Part 3 of a blog series by guest blogger Erin Schalk, an artist who lives in Moore.
Scenario Two: the defensive audience member. He often views art as a puzzle of sorts. He assumes that a piece of art has only one distinct theme or meaning, but because it is not overly apparent to him, he becomes disconcerted. He feels left out of an inside joke. Consequently, he rationalizes that your expressive brush strokes are a sign of laziness, and that your omission of realistic content denotes a lack of technical skill. Insecure about what he believes is his personal inability to understand, he protects his ego by arriving at the conclusion that he is not missing something at all, it is just bad art. This audience member, if agitated enough, will most probably say something mildly insulting to you, “Did you mean to do that? Do you really like this stuff?” and the proverbial favorite, “I could have painted that.”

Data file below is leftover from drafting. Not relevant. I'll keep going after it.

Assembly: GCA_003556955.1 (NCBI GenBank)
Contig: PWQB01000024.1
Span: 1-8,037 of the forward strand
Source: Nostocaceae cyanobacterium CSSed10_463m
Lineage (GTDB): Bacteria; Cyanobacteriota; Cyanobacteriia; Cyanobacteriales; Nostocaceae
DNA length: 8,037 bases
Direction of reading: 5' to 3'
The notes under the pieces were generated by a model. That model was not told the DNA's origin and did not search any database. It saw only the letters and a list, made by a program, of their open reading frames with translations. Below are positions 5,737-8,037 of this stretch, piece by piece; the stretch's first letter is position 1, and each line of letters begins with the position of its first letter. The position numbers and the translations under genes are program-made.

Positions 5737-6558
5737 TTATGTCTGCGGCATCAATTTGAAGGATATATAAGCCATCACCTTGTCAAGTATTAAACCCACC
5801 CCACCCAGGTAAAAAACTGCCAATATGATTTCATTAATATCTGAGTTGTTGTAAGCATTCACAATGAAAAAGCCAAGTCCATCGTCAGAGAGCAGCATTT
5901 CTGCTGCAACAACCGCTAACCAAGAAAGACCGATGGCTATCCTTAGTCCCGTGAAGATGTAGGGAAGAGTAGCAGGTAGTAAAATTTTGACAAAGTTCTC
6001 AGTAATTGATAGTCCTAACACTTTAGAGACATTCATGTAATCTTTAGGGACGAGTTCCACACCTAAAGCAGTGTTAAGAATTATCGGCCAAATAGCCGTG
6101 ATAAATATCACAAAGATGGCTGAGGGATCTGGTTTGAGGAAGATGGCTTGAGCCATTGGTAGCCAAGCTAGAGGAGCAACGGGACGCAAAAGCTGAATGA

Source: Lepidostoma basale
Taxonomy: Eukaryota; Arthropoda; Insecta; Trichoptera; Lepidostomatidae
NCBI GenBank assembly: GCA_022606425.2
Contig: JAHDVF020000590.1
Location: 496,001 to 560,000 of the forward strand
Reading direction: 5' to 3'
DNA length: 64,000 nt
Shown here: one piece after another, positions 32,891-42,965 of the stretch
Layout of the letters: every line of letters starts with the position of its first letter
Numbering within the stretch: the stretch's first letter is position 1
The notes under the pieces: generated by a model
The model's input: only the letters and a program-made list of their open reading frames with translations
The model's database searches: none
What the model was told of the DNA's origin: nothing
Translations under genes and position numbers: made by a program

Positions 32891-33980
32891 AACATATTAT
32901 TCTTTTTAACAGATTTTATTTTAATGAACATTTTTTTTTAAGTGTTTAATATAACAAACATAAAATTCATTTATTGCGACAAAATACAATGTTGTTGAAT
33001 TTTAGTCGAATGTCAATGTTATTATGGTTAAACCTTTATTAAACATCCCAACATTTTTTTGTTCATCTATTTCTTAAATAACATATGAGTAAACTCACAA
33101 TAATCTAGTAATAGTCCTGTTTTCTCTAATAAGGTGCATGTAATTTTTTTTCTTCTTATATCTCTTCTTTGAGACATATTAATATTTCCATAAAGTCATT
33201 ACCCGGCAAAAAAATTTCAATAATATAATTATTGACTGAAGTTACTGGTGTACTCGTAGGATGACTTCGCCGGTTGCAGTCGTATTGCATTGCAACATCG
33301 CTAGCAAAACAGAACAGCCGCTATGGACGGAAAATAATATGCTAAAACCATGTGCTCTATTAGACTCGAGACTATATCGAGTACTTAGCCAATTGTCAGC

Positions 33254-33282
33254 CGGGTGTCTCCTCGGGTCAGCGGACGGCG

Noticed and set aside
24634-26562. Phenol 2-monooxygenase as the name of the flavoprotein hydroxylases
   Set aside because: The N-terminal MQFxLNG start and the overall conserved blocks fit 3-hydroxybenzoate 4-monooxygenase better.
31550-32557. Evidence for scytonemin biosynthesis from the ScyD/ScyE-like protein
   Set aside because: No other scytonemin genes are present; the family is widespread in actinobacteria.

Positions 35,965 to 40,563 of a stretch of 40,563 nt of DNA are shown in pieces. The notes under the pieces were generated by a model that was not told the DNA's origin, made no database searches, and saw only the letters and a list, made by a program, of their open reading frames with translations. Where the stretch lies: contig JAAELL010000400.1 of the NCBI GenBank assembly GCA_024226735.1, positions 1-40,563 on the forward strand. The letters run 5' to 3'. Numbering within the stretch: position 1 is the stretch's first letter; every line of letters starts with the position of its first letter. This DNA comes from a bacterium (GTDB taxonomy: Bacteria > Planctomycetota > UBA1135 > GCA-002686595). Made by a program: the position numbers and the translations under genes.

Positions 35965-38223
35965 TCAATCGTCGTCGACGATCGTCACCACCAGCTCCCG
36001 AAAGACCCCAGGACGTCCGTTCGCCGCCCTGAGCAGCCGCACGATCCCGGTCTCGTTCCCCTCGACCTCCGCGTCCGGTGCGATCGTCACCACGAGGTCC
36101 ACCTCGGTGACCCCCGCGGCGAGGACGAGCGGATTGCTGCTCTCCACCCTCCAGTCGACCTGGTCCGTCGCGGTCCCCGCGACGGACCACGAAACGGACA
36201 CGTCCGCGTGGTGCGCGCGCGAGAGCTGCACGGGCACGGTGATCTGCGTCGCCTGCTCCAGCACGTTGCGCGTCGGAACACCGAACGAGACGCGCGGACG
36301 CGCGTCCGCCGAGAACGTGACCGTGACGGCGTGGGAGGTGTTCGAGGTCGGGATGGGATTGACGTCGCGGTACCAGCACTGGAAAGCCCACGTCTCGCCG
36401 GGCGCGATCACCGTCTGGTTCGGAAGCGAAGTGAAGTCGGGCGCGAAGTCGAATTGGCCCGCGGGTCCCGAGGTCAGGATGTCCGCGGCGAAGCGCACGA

Coping Strategies: After that offense, your initial impulse may be to defend yourself by diving headfirst into all of the philosophical underpinnings surrounding your work, adding liberal dashes of “art-speak” along the way. If he cannot appreciate your work, clearly he will not understand your theory of deconstructed situationism as one defining element of the post-modern zeitgeist. However, this approach may make him increasingly defensive since he perceives your work as an attack on his intelligence. Arguably, this audience member is the most difficult to deal with. If you know him fairly well, or if he seems slightly open minded, you might try to explain what your work is about in non-threatening terms. Assure him that art does not necessarily have one direct meaning and understanding abstract art can become easier with study and practice. However, if he seems significantly hostile, your best response may be to walk away. Unfortunately, you cannot convince everyone.
Need help with communicating about your own work? OVAC, in partnership with Creative Capital, is hosting the "Verbal Communications" workshop for artists on August 7. Space for this workshop is limited so an application is required. Applications are due June 30. Visit www.ArtistSurvivalKit.org for details.